This event is hosted by the International Migration Institute
Speaker: Professor Mark Ellis, Department of Geography and Centre for Studies in Demography and Ecology, University of Washington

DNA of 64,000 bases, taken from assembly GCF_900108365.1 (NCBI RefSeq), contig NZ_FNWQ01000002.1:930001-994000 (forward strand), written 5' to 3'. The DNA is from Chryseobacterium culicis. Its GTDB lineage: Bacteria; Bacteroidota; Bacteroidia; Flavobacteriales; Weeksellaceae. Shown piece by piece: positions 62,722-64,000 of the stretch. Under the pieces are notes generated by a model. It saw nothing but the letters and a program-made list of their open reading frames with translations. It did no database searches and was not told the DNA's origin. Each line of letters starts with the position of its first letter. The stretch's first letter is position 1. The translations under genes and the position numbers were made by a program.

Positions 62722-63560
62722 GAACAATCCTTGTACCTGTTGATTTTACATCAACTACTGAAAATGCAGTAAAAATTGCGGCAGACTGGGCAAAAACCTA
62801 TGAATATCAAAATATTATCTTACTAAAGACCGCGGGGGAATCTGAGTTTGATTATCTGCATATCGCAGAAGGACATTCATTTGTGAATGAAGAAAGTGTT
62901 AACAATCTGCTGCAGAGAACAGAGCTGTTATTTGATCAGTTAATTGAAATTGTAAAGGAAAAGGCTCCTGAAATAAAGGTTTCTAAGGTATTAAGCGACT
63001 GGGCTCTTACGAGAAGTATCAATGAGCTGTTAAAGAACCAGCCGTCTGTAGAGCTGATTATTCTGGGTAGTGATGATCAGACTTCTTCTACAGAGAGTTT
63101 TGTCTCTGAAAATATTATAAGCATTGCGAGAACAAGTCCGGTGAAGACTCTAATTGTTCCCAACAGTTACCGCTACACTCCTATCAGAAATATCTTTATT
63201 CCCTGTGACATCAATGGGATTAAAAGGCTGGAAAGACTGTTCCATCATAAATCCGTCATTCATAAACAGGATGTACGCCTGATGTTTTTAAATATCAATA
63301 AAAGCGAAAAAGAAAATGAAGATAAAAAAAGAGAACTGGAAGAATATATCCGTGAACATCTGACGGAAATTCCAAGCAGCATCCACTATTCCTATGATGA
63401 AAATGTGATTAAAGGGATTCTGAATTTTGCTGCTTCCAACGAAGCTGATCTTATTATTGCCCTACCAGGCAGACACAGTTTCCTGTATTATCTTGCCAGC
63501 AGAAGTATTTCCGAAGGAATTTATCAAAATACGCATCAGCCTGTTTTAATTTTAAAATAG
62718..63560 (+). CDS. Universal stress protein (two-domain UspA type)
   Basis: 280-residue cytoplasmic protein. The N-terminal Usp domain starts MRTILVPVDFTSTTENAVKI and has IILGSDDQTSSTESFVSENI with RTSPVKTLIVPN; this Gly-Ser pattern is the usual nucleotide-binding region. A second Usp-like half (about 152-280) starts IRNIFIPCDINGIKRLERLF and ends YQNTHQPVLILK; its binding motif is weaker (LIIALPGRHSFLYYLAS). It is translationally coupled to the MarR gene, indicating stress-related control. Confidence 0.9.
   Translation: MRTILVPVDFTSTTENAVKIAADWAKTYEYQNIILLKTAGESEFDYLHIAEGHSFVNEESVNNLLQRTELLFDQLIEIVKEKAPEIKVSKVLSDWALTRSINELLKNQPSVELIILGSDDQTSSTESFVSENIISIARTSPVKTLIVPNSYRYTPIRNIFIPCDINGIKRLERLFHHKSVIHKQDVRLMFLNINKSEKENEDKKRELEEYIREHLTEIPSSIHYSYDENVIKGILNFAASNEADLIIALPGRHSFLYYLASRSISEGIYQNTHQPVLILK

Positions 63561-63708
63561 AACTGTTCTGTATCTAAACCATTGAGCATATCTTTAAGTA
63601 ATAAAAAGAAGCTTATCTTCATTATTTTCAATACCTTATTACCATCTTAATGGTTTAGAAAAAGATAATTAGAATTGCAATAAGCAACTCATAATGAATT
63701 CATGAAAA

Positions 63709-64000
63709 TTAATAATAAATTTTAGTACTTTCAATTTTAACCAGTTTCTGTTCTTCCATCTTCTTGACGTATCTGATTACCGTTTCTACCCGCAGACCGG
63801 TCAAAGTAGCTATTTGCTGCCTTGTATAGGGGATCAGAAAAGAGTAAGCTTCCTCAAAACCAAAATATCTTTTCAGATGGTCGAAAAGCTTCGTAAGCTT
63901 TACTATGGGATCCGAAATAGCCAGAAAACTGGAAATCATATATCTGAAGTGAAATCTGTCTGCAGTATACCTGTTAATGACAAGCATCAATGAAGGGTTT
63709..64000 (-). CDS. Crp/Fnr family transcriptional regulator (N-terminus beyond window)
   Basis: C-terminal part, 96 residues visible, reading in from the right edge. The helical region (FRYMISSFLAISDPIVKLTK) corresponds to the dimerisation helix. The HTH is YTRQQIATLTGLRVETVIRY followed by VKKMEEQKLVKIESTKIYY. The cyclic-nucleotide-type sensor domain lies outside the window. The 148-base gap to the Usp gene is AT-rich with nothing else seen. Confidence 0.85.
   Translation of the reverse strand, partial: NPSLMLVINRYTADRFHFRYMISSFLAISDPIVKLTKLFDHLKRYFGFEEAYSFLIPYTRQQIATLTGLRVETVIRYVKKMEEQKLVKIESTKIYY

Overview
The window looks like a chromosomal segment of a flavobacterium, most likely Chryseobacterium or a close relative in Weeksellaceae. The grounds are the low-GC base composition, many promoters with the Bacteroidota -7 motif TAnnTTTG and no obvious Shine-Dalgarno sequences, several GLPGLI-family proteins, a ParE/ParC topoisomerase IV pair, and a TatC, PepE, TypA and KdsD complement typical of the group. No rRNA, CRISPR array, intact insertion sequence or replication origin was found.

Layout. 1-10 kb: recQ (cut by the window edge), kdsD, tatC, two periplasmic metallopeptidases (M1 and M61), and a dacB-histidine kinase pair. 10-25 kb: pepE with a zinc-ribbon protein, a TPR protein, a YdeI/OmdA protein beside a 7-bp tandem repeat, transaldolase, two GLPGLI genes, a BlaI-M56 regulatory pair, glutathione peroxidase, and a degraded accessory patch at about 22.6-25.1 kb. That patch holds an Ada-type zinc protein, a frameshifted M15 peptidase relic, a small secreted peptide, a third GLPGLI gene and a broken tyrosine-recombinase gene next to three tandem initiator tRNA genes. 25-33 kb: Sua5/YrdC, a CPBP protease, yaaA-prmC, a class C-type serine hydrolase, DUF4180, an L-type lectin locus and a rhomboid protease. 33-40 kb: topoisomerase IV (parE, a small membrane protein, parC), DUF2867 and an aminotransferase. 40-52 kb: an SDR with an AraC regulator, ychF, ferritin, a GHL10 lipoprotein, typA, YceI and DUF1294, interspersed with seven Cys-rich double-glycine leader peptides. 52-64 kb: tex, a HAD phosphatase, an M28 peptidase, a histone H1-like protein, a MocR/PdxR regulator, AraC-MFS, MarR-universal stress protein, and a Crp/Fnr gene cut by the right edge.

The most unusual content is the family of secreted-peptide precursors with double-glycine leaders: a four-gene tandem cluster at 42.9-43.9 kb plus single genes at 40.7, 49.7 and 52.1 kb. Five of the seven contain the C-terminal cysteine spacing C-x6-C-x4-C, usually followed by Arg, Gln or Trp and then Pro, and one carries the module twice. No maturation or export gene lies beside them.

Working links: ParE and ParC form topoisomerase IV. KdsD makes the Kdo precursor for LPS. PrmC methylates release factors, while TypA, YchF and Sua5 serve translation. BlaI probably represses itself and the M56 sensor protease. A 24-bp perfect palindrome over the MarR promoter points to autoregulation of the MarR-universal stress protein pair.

Abstract: Immigrant settlement patterns diversified to new regions of the US over the last two decades, with some states doubling and tripling their immigrant populations. Dispersion to suburbs and rural areas was another dimension of these new immigrant geographies. Crowley et al (2006) report that immigrants living in newer destination areas in 2000 had lower rates of poverty than those living in traditional gateway areas. National poverty levels declined for immigrants in the 2000s while US-born poverty rates increased (although overall immigrant poverty rates remain higher). What happened to the geography of immigrant poverty in the 2000s? Did the differences between traditional gateway and new destination immigrant poverty rates remain the same throughout the 2000s, as slow economic growth turned to recession? Or did the negative economic conditions of the decade compress spatial variations in poverty?